Second, the ESG strategy needs to be transformed and integrated into the ecosystem of the organization. ESG strategies and policies should be integrated into the existing process rather than developing a parallel process. For example, incorporating ESG factors into the credit assessment process will help credit institutions anticipate ESG risks before undertaking credit granting activities.

Third, it is necessary to regulate the management of stakeholders, implement communication and training on ESG in the organization. Training ESG risk assessment skills for appraisal staff in credit granting activities is an example of a good approach in ESG risk management of credit institutions. In addition, the proper allocation of resources and assignment of responsibilities will also ensure that the credit institution has sufficient capacity in managing ESG risks.

Another significant challenge is the collection, management and use of ESG data to establish a risk assessment model. Data collection is essential for credit institutions to successfully identify and assess ESG risk and integrate ESG into the risk model. For example, information about a customer's greenhouse gas emissions or the location of their production facilities allows credit institutions to assess physical and transitional risk.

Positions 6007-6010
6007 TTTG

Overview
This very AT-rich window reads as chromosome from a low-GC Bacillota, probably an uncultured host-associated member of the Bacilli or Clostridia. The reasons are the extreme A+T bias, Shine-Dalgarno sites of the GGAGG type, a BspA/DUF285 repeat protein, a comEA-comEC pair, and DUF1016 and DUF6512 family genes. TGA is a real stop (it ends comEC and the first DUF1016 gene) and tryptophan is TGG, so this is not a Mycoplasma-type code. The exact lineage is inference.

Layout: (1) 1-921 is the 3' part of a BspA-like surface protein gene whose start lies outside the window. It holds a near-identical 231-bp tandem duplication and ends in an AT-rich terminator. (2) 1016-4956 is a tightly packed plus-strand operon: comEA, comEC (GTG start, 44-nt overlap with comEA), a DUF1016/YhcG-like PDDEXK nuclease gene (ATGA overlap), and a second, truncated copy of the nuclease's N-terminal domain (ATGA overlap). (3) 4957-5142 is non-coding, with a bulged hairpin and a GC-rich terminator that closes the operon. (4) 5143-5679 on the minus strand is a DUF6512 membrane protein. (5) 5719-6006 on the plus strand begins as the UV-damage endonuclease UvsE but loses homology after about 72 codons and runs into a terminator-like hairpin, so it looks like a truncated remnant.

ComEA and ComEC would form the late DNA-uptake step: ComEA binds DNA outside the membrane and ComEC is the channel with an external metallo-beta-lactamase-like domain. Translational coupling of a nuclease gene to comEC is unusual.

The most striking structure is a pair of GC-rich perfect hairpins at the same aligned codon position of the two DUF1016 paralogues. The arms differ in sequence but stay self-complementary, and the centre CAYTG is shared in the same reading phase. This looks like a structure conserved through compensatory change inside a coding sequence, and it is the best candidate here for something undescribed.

Fifth, ESG commitments need to be formulated and publicly disclosed. Each financial institution may at some point need to show why and how they have handled their ESG risks and how to take advantage of ESG opportunities.

The final challenge is how to integrate ESG into the organization's existing risk management processes. Existing policies and procedures need to be aligned with the ESG risk management strategy. For example, a process should be established to find the linkage between physical environmental and social aspects of risk, the respective potential financial impacts for existing risk categories, and the estimated timeframe of these financial impacts.

Addressing these challenges will open up new opportunities for financial service institutions beyond just complying with ESG regulations, which will uphold the organization's objectives of creating long-term and sustainable value.